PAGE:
Iain Dale 7pm - 10pm
David Cameron asked the Queen if she could ‘raise an eyebrow’ over Scottish independence
19 September 2019, 17:25
The ex-PM's suggestion that "a raising of the eyebrow" by the Queen might help the anti-independence campaign in the Scottish referendum has caused "an amount of displeasure" in Buckingham Palace.
David Cameron has admitted he sought the monarch's help after he was "panicked" by a poll during the 2014 referendum campaign which suggested a lead for those wanting to leave the United Kingdom.
He admitted saying to Palace officials that "just a raising of the eyebrow" might imply the Queen's views on independence and help the No campaign.
Mr Cameron told the BBC: "I remember conversations I had with my private secretary and he had with the Queen's private secretary and I had with the Queen's private secretary, not asking for anything that would be in any way improper or unconstitutional, but just a raising of the eyebrow, even, you know, a quarter of an inch, we thought would make a difference.
A few days later and before the 18 September 2014 vote the Queen said people should "think carefully about the future".
The former prime minister acknowledged he had said "perhaps a little bit too much" about his dealings with the monarch, who is meant to remain above the political fray.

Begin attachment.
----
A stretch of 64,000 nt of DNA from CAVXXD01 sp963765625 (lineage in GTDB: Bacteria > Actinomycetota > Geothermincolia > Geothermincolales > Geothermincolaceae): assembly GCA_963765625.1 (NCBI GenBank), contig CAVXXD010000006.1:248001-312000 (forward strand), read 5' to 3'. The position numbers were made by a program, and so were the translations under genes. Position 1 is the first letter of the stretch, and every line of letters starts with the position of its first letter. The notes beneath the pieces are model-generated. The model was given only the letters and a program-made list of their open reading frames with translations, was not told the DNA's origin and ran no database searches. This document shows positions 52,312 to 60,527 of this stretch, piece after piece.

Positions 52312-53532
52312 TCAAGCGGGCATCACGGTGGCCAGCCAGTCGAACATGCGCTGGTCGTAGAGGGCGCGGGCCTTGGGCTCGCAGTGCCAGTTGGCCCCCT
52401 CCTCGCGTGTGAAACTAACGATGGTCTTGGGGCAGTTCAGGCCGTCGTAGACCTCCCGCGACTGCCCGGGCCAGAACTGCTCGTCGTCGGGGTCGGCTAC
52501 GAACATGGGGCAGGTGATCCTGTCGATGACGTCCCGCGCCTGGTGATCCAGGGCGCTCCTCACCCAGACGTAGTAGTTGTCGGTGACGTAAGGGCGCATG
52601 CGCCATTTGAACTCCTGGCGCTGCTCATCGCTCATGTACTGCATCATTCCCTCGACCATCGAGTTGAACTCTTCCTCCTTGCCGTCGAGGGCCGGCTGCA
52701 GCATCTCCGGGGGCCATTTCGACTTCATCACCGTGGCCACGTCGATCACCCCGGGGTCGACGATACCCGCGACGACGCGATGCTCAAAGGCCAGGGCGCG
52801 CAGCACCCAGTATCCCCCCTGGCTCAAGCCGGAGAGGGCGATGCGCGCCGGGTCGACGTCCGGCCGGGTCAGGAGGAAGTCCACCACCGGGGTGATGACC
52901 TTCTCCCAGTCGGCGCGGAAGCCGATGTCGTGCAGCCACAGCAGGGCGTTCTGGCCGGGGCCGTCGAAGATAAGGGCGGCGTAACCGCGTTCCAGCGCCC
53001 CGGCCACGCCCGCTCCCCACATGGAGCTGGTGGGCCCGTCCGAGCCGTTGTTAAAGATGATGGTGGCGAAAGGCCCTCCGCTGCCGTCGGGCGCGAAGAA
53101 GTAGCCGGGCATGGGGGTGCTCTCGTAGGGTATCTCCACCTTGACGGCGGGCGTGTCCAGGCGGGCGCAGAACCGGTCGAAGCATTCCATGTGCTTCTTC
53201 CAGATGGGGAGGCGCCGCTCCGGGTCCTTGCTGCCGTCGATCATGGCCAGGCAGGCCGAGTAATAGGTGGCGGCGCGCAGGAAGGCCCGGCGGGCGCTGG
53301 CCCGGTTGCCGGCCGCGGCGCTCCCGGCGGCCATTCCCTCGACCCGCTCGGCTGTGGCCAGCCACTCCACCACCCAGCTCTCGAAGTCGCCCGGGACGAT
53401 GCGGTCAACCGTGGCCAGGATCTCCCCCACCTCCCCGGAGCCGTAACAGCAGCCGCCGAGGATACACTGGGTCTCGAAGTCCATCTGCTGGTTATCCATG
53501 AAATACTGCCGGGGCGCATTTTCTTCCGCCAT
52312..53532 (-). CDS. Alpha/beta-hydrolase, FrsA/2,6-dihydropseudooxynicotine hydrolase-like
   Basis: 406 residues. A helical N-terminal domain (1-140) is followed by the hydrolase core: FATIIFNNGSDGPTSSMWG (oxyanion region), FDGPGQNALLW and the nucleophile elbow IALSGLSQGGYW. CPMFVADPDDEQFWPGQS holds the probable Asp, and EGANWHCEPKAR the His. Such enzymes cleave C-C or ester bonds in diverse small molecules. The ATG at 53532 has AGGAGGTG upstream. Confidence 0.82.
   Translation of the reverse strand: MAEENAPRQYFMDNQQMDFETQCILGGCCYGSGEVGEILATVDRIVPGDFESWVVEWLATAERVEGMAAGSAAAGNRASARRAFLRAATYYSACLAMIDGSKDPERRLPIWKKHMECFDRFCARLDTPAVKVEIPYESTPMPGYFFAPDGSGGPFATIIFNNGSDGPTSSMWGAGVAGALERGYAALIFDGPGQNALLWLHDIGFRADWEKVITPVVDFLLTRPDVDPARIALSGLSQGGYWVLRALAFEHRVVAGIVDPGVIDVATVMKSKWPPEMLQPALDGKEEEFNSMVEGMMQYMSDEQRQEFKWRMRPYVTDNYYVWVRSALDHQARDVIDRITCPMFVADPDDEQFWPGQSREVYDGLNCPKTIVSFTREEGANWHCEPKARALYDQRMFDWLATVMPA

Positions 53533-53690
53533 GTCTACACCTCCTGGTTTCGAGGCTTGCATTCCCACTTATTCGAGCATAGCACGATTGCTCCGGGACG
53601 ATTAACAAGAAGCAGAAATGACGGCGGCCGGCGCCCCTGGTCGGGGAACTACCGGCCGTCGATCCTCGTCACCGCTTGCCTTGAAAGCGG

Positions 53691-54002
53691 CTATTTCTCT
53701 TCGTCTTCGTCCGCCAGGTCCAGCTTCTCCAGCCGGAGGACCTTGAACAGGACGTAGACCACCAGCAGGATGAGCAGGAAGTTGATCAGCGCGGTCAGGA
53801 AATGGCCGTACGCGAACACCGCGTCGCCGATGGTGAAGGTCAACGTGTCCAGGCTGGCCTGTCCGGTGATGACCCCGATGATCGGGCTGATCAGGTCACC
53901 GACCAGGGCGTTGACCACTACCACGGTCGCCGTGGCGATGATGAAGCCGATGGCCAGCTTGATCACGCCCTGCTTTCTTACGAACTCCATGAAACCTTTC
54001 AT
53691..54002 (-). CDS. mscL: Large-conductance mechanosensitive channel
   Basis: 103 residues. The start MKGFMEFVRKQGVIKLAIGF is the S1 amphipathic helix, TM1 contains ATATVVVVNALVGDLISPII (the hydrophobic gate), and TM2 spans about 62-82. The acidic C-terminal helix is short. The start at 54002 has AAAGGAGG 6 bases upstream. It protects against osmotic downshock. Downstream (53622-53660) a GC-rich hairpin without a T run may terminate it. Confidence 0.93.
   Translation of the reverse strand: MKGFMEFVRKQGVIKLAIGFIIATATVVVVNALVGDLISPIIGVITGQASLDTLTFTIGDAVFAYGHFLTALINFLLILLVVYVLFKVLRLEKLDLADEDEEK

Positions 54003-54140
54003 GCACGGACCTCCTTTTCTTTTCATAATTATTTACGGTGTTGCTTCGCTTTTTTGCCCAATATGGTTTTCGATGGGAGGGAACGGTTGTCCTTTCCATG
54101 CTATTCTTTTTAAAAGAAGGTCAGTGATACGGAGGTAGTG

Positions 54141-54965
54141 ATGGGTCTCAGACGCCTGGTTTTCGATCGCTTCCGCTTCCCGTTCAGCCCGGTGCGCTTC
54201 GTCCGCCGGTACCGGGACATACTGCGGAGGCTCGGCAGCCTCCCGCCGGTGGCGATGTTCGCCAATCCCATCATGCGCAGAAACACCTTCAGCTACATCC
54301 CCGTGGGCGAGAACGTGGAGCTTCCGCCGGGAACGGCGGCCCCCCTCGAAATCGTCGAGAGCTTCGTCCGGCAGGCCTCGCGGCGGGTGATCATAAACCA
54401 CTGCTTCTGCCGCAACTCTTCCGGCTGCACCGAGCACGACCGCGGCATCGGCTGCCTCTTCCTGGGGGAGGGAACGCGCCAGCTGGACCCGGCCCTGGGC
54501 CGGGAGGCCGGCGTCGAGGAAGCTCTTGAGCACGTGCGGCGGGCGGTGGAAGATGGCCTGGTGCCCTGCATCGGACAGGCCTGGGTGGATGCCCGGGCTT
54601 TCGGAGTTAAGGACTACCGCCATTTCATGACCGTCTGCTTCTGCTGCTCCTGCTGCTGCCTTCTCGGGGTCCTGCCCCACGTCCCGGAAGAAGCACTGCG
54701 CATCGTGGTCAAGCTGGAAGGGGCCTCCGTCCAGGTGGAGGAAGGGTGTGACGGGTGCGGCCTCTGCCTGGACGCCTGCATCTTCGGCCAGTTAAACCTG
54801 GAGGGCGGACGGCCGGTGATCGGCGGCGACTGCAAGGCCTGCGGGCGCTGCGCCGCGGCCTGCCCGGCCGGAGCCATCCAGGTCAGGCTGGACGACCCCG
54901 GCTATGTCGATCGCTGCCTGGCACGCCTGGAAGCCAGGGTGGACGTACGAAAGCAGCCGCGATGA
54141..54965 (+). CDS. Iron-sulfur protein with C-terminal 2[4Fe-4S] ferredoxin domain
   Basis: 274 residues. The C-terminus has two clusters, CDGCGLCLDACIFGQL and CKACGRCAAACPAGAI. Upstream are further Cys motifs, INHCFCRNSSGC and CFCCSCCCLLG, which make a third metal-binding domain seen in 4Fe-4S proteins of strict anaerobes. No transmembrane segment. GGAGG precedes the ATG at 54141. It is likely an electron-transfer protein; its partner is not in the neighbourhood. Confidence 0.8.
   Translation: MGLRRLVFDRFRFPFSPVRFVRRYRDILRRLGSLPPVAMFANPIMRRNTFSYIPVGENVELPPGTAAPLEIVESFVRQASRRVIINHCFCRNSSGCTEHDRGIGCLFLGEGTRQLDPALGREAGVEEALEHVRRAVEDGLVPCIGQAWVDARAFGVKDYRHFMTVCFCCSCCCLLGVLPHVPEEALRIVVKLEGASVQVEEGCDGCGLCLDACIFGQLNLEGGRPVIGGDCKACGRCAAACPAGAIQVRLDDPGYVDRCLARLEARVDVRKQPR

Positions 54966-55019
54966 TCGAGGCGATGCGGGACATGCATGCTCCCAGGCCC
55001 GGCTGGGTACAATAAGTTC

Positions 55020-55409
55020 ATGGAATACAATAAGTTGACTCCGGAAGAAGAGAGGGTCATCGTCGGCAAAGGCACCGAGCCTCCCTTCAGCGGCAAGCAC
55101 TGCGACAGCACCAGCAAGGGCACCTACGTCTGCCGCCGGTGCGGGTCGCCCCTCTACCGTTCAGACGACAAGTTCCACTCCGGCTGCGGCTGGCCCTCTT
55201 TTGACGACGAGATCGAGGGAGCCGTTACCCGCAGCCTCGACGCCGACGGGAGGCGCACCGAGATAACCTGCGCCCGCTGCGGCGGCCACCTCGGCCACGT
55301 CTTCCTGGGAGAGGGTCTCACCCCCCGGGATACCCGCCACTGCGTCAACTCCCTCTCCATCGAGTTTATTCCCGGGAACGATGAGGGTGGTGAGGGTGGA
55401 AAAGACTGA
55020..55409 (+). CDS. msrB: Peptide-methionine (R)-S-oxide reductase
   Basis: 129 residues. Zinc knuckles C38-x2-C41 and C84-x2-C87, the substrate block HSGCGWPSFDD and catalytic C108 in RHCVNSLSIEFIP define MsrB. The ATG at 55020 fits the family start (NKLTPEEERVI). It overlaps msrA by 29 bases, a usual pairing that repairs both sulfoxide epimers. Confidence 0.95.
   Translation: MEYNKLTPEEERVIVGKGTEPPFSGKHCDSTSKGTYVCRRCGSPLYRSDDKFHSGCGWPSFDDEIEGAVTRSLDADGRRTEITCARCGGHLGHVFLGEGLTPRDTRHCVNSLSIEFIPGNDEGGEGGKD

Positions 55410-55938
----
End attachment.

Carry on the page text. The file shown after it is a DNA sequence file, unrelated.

Buckingham Palace has made no official comment on Mr Cameron's remarks.
The former Tory leader also discusses the Scottish referendum in his book, which he has been publicising this week.
A referendum took place on Thursday 18 September 2014 on Scottish independence. The referendum question was, "Should Scotland be an independent country?"
The "No" side won with 55.3% voting against independence and 44.7% voting in favour.
Why it is so significant?
As Head of State The Queen has to remain strictly neutral with respect to political matters, unable to vote or stand for election.
Her Majesty keeps her politics hidden from the public eye at all times. Always neutral, never biased, Elizabeth II has never given a press interview.
Dubbed “Elizabeth the silent”, the longest reigning monarch in history appears to be devoid of partisan opinions.
David Cameron's Scottish referendum comments suggest that in 2014 he used the Queen for his own political purposes - which goes completely against the monarch's position on keeping her distance with politics.
It is also not the first time Mr Cameron has been accused of indiscretion in his dealings with the Queen.
Mr Cameron apologised to the monarch in 2014 after he was overheard saying she "purred" on hearing the result of the Scottish referendum. He said talking about her reaction had been a "terrible mistake".
The revelation comes as the Queen's dealings with the current Prime Minister are also in the spotlight after Boris Johnson told her to order the suspension of Parliament - which is the subject of a legal battle at the Supreme Court.
The two cases are very different, but both highlight the greys of the Queen's constitutional position, the discretion she has or lacks, under extraordinary circumstances, to speak out and act.